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Typos In Books: 7 Things You Need To Know! (For Beginners)

Jamey Muller
Updated: July 6, 2022
6 min read

Do you know the difference between a typo and a spelling mistake? What about when it's okay to use “your” instead of “you're”? When is it appropriate to capitalize certain words in a sentence?  These are all questions that any person who writes in English has struggled with at one point or another.

That's why I’ve compiled this list of 7 things you need to know about typos, from how they happen to what you can do when you find them! I hope these tips will help make your writing more accurate and professional-looking!

Before I get to the details, let's first understand what exactly a typo is.

What Is a Typo?

The most important thing you should know about typos is that they're a matter of human error, and no one can ever get them all. A typo is a mistake in a piece of writing that manages to find its way past the proofreader and the publishing team from start to finish.

Come on now, don’t pretend like you’ve never made a mistake or two in the past when writing an assignment or submitting a project. It happens to everyone!

Typos can happen in any form of written communication, from books to blog posts to short emails. In fact, it's estimated that more than 80% of all pieces of written work contain at least one typo or grammatical error – so don't be too hard on yourself if you're an avid autocorrecter!

Why Are There Typos in Books?

There are several reasons why typos can end up in books. Sometimes the author makes a mistake, sometimes the editor misses something, and sometimes the printer messes up. However, there are some common causes of typos that you should be aware of:

  1. Typing Mistakes: This is probably the most common type of typo. Sometimes it's easy to get one letter turned around or forget which direction you should be pressing the keys.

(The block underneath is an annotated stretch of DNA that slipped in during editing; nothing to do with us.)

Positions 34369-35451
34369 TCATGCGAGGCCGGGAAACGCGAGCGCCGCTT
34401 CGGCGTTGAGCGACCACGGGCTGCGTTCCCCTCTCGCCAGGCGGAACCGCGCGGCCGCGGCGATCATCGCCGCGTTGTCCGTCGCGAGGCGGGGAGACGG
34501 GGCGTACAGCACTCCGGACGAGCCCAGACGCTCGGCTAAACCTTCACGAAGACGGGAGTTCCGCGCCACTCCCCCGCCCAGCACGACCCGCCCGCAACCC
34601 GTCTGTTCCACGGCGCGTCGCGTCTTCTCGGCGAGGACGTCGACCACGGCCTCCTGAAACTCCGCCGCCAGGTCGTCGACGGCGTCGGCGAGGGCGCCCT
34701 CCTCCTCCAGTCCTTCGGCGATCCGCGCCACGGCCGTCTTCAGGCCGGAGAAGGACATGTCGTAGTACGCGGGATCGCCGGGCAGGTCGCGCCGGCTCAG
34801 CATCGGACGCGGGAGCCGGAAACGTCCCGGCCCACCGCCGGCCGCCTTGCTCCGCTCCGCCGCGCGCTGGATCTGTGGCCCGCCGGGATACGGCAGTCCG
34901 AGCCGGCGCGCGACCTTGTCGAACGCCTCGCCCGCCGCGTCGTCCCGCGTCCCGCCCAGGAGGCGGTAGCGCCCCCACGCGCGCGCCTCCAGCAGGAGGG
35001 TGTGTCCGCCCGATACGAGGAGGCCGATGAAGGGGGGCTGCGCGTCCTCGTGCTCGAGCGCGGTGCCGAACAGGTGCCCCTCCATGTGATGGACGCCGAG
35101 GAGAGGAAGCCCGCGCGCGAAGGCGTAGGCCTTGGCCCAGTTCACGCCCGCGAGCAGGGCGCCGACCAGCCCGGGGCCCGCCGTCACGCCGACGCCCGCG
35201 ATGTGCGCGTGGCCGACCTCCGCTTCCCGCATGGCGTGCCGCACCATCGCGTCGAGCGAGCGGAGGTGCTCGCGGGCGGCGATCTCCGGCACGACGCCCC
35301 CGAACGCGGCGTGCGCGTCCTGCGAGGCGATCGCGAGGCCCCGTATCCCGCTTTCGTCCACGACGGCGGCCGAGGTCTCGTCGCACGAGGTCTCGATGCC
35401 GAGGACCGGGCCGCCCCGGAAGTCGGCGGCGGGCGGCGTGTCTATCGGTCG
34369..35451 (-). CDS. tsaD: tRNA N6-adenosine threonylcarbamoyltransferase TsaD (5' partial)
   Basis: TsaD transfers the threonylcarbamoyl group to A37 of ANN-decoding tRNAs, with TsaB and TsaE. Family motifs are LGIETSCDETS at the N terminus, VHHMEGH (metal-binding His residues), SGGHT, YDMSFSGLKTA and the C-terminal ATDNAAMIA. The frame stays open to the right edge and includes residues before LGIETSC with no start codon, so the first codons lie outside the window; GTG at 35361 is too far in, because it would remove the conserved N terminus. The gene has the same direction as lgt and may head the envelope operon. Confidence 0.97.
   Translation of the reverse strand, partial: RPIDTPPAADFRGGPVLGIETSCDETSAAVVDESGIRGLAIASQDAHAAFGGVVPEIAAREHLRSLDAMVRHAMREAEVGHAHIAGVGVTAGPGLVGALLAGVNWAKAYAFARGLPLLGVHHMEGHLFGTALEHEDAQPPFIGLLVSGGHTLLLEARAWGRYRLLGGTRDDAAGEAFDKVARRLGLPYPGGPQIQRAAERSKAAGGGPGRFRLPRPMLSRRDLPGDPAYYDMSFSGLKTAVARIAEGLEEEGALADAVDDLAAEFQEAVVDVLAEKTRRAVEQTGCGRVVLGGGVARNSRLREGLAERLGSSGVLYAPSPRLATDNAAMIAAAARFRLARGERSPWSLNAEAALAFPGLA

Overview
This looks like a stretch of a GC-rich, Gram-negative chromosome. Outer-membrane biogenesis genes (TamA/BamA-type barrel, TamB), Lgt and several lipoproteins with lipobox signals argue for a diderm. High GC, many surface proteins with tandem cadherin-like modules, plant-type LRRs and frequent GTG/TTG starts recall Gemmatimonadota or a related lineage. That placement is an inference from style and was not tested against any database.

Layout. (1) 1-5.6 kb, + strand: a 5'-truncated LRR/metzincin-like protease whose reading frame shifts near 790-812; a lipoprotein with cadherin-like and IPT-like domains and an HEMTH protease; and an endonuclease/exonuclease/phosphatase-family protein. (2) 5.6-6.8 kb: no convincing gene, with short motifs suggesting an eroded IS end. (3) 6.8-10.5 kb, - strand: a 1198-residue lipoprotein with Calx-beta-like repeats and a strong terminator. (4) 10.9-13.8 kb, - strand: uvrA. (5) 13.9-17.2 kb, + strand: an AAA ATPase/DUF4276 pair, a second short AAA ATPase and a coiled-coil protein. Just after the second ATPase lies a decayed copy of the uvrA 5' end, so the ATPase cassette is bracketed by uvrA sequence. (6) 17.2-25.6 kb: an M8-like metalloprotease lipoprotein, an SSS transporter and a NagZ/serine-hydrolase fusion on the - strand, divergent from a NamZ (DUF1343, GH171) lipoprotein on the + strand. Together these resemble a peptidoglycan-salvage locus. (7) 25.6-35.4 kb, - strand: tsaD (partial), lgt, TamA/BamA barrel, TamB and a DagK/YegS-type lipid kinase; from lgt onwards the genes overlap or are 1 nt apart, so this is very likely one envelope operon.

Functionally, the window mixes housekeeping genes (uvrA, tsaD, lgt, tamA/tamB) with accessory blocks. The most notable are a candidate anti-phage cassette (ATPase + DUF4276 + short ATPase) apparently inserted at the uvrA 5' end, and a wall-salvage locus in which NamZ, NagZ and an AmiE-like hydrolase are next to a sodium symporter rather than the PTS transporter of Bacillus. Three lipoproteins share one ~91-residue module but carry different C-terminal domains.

2. Misreading/Mishearing: You might try to type something but read over a different word by mistake. Or maybe someone is dictating what they want to be written on the page, and you hear “red” when they actually say “read.”
  3. Omissions: Sometimes, you might forget to add a letter or two when typing or leave out a space between words.
  4. Duplicate Letters: This can happen when you type too fast and hit the same key twice or when there's a smudge on the screen that makes it look like two letters are next to each other.
  5. Incorrect Word Choice: There are times when you might use the wrong word in your sentence, such as accidentally using “their” instead of “there” or “its” instead of “it's.”

Do Most Books Have Typos (And How Common Are They)?

Typos differ from author to author and book to book. Typos may be common for one writer and not so common for another.

Typos don't occur as often in properly edited books, but it's possible they could slip past editors and proofreaders even if the text has gone through a thorough editing process. Book-writing services looking to make money can often cut corners on proofreading, which means errors might not be caught before publication.

Some research suggests that 9 out of 10 people will encounter typos at least once while reading a digital book – such as an ebook downloaded from Amazon or Kobo – as opposed to just 2 out of 10 people finding typos when reading print copies.

How Many Typos Are Acceptable in a Book?

It's hard to say exactly how many typos are acceptable in a book, as it can vary from one reader to the next. Some people might not even notice a few typos here and there, while others may become frustrated and distracted if they come across too many mistakes.

Generally speaking, the fewer typos in a book, the better. However, it's essential to remember that everyone makes mistakes, and sometimes a typo or two is simply unavoidable. If the majority of your book is free of errors, then most readers will likely be forgiving of a few minor mistakes.

What Should I Do if I Find a Typo in a Book?

What should you do if you come across a typo in a book? Some say it's best to simply ignore the typo and continue reading as though nothing happened. However, it's also nice to acknowledge the mistake and let the author or publisher know about it.

Here are some suggestions if you encounter a typo: